Although I was a rookie at being a delegate to the Minneapolis DFL convention, held earlier this month, I was fully prepared for a long day. I packed a lunch. And I packed a dinner.
But what I wasn’t prepared for was to leave the Minneapolis Convention Center 14 hours after my arrival having cast only one ballot on whom the party should endorse in this fall’s mayoral election.
I’m not arguing that the city party was capable of reaching a consensus anywhere near the 60 percent support that is its threshold for endorsing a mayoral candidate; it was widely expected that the presence of four credible candidates would make that difficult despite a drop rule intended to narrow the field to two after a few ballots. Given that rule, taking just one ballot seems like merely going through the motions.
I left the convention with two strong opinions. One is that in a digital age the party needs to embrace technology to automate the casting and counting of ballots, just as municipal election officials have done. That alone makes more ballots more feasible.
The second is that the progressive-dominated convention’s endorsements for Park Board may well result in a vastly different approach to Minneapolis parks if those candidates are elected this fall. One nominator lauded a candidate as “someone who will turn our Park Board into the most radical park board in the country.” Among the promised changes were pesticide-free parks (a goal that eluded long-time Green Party incumbent Commissioner Annie Young) and requiring park police to buy their own liability insurance.
The potential change might be enough to prompt Superintendent Jayne Miller to seek a job elsewhere; her current employment contract expires 10 months after the new board will be seated next year, unless the lame-duck board extends it.
Although Miller’s potential departure would gladden her critics, who have made her their lightning rod on the Park Board, it could also create instability at the top of a well-regarded park system. Whatever her faults, Miller has brought some needed organizational discipline to what has historically been an old-boys network. But her critics also make a persuasive case that low-income areas of the city deserve better equity in the number and variety of programs offered to children and their families.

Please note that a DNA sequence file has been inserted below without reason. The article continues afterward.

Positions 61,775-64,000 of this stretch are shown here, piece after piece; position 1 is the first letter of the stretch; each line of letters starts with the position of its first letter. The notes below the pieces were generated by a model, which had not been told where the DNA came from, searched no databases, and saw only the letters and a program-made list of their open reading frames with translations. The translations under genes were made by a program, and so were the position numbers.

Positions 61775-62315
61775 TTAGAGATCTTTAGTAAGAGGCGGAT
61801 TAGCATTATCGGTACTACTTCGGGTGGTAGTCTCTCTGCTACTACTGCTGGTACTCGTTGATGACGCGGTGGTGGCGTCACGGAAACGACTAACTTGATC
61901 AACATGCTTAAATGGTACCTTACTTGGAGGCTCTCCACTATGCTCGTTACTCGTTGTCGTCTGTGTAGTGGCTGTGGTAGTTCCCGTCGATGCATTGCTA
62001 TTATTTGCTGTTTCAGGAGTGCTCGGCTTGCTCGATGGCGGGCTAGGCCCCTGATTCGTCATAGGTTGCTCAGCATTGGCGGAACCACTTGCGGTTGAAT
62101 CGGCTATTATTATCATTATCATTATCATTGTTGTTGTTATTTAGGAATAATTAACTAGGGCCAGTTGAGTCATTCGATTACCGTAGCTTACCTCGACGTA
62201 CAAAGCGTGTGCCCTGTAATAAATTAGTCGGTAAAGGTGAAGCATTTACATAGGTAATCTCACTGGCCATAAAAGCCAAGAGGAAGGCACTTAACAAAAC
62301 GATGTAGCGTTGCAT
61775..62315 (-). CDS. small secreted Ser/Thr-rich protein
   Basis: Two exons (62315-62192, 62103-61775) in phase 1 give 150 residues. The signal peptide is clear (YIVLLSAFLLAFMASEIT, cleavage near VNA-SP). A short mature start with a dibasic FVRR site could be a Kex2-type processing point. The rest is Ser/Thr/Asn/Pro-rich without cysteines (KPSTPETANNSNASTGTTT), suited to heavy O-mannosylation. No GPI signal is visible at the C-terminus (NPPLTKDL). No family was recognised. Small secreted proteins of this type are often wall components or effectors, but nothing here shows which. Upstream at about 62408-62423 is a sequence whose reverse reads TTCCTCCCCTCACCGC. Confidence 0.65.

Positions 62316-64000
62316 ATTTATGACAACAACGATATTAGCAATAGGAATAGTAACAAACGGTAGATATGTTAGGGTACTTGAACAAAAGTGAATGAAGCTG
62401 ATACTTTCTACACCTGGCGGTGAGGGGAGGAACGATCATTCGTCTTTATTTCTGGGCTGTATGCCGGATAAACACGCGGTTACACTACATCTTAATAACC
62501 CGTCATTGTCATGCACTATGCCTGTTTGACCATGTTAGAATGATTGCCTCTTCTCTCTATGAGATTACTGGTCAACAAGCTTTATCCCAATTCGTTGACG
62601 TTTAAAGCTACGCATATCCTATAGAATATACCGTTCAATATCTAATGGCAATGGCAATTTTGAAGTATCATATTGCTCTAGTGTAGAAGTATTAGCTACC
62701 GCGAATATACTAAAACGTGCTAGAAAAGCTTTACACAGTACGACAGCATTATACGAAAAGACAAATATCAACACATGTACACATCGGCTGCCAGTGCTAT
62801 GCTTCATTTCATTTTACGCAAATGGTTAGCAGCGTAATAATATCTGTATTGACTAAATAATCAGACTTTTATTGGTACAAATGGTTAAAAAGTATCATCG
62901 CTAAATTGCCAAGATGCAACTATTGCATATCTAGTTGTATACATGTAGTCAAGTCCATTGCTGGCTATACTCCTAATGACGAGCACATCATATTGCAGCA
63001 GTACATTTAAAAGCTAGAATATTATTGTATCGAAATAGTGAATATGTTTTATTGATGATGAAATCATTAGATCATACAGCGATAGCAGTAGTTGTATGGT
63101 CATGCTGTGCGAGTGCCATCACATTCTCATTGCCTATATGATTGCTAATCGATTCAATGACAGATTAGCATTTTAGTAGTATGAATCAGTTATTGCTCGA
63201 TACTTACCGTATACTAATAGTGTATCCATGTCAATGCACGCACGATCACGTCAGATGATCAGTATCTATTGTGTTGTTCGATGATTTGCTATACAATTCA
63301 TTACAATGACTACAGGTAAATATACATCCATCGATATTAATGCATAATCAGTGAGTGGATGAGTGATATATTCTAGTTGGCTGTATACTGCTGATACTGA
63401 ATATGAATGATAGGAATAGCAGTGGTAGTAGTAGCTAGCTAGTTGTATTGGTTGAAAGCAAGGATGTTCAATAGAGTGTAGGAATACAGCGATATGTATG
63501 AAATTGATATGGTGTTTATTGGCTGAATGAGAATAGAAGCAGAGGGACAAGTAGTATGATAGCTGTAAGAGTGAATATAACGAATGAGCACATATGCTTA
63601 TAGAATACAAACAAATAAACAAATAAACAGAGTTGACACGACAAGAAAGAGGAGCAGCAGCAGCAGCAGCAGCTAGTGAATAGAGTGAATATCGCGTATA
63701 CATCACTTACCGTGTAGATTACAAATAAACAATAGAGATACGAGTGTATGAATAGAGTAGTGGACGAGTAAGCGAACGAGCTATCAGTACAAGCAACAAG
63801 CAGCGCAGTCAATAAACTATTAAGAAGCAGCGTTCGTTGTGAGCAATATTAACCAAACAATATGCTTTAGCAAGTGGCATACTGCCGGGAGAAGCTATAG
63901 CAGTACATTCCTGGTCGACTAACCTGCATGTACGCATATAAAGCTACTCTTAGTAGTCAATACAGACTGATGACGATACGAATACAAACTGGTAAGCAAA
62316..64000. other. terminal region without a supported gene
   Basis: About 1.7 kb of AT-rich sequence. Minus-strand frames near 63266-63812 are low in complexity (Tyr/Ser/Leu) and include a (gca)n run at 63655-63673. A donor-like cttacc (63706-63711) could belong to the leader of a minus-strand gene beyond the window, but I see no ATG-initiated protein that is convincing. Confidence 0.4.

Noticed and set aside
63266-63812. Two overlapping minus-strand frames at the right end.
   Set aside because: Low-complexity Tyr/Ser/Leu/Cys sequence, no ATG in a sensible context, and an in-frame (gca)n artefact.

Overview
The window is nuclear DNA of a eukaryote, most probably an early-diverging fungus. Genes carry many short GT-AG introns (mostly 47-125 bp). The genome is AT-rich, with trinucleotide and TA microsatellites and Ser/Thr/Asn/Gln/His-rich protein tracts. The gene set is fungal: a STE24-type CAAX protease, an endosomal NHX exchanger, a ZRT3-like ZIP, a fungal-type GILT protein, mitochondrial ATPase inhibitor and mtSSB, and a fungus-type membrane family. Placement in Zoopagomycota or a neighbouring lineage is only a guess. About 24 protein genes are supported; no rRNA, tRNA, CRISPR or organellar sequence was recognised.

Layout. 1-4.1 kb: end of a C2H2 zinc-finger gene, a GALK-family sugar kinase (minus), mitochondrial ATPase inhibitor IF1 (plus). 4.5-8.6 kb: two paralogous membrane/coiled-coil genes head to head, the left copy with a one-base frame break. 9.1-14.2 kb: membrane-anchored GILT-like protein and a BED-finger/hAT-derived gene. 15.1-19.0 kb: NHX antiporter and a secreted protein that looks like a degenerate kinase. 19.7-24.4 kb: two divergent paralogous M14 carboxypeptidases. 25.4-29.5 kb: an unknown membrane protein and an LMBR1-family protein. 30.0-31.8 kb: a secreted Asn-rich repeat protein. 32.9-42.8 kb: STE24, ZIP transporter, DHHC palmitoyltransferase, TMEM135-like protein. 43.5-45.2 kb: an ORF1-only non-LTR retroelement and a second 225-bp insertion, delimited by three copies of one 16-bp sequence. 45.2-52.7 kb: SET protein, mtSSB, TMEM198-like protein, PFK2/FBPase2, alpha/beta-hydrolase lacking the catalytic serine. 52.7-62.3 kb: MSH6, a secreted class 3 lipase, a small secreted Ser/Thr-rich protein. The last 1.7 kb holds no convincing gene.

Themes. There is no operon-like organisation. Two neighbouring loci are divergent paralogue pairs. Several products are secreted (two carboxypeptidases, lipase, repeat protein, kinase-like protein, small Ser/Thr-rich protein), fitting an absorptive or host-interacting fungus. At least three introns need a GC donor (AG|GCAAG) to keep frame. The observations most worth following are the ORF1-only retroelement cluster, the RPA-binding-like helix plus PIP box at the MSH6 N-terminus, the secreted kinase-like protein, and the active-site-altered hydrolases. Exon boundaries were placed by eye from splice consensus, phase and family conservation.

However, the Minneapolis DFL party needs to look more seriously about how it handles endorsements. Perhaps a two-day convention — one for Park Board and one focused only on the mayoral race — is in order. Or eliminate the lengthy process of candidate speeches that largely rehash what’s on a candidate’s web site or what that candidate’s campaign has said in contacting delegates between precinct caucuses and the convention.
It’s inexcusable that voting for the mayoral endorsement didn’t start until 6:45 p.m., almost nine hours after the scheduled start of the confab. Then it took hours to get results.
That delay is partly a function of size — the party’s maximum delegate strength of 1,402 people makes it the nation’s third-largest political convention after the quadrennial Democratic national convention and the California convention. That’s roughly one delegate for every 285 city residents. That brings the party closer to grassroots; a Bernie Sanders-rooted movement like Our Revolution MN can still tilt the process.